I've had my coffee, and walked the dog, and thinking about all the politics going on, and not so sure another hundred years would be great, anyway, if you haven't seen the info from this past weeks 60 Minutes, it was interesting and a few years off, but not a Million Dollars in Colombia...Could genetic engineering stop aging process in humans ...

What blows my mind is that smart, (I didn't say intelligent) goal oriented scientific types are wasting their time on this fol-de-rol while climate change, and a whole bunch of other serious issues loom. I used to be amazed and confounded by the "fiddling while Rome burns," but now I get it, sort of. Because it looks like most of us are doing just that. Certainly these genetic engineers in Columbia are!

If one becomes "immortal" (or close to) and the body stayed, say, at about 65-70 years old--- what would be the point? If, in fact, one's body became younger; where does it stop? For women, a whole new set of problems/choices. Perhaps, too, for men. As for now, I would be happy with a few health problems corrected and the usual "dead end". B

1. Reversing the aging process would be disastrous for the planet and human kind
2. See the movie "The Curious Case of Benjamin Button" and decide if this is something you would really like to do.
3. What else are they smoking in Columbia?

Excellent essay! My response? There’s a sucker born every minute. And humans are too stupid to be allowed to live that long... as proven over the last 20 years.

My hope is that the planet does a big Self Correct via human caused climate disaster, takes a break from humanity, possibly regenerates, and sees what happens...

My rage over politics in the US and UK needed to vent 🤦🏻‍♀️

I have a feeling that if such a thing ever became possible in the next 75 years, it would be an insanely expensive procedure & something only billionaires like Beyonce, Mark Zuckerberg & Jeff Bezos could pursue. Would I like my body to be half my age, be 30 again? In a heartbeat! I just don’t know if I’d want to keep doing it more than once or twice…

On my grandmother’s 84th birthday, we had a big celebration for her (and I’m thankful we did, she didn’t live to see 85). When she blew out the candles on her cake, we asked what she wished for and she said to be 65 again. I said “Grandma, 65? That’s the best you can wish for?” She said “Yes McDougall, any earlier than that & I might have to go back to work again!”

If income inequality is a major issue , lifespan inequality will blow that out of the water. Of course any treatment will be over the top expensive to obtain.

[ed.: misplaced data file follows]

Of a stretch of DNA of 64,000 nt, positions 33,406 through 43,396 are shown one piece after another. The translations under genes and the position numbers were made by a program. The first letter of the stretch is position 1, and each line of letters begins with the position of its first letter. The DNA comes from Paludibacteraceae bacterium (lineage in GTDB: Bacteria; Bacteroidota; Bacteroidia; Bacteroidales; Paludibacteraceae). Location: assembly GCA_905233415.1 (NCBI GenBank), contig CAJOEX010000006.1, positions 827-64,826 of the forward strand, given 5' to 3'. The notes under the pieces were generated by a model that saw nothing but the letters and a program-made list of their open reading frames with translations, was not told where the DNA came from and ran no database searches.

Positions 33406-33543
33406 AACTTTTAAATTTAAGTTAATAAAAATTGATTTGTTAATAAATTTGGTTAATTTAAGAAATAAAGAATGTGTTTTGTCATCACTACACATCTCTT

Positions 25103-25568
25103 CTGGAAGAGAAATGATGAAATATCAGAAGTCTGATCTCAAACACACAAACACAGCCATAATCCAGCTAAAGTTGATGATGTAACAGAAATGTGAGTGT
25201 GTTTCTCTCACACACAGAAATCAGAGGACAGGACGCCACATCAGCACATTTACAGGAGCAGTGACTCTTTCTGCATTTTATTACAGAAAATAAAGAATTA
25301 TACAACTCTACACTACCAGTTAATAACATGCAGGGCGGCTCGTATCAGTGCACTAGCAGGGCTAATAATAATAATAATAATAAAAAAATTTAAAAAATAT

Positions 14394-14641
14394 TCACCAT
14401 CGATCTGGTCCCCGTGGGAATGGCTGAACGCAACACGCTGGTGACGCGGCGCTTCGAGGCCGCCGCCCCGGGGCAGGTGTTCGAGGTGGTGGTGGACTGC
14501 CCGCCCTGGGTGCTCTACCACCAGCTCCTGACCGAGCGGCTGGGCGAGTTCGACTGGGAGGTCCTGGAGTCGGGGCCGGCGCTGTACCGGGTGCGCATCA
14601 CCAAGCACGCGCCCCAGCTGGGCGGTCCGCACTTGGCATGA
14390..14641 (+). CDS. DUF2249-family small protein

The rich will have to live their elongated 200 year lives removed and guarded from the riffraff of the ordinary agers. Greedy people who hoard their money would live to see their children and grandchildren age and die.

How would the brain adapt to 200 years of technological and cultural changes?

Wonder if it will end up like the rich who have had their bodies frozen at death and are waiting to be reanimated.

Of course if it became accessible for everyone then in a few hundred years everyone would be bitching about why can’t anti aging medicine extend the lifespan for 500 years. Human nature is rarely satisfied with what is.

Love Doug M's story! My question is who would support me financially during all those additional years? I like being retired and have no desire to go back to work.

Count me out, I'm sorry but I don't think this planet needs more us living to 200 or 300, just the opposite. I think it's a pile of toot. People will still die and I for one would not look forward to centuries of losing friends and family. And Doug M's Grandma was right, what if I had to go back to work...

You know some people still hold that birth control is playing god. One wonders how they feel about this. Pretty good, I suspect.

I was talking with a cousin earlier this week as she tried to figure out how to dispose of her "recyclables" which no one in her area will accept for recycling as there's no market for them. I told her that I believed if there was half as much investment in recycling as there is in exhausting the last of Earth's consumable resources we'd be a lot further down the road to ecological balance. Maybe a quarter as much. Now I'm curious how much is being sunk into this foolish scheme.

Just consider... collecting Social Security for 150 years! If you think we're bankrupt now, just wait.

Another 15-25 years IF I were in good health--maybe. 150+? Nope! I already feel that today's world is no longer a familiar place in some respects. Imagine all the changes humans would need to absorb over a 150+-year lifespan, and we're not all that great at dealing with rapid change.

From what I see now--hate, vitriol, resistance to "the other", the repudiation by some of science/denial of climate change, the re-emergence of the Far Right and autocratic governments, the prevalence of Vulture Capitalism--I'm quite confident that we would find new and unique ways to destroy "the unwanted" among our species. History indicates that we never stop trying.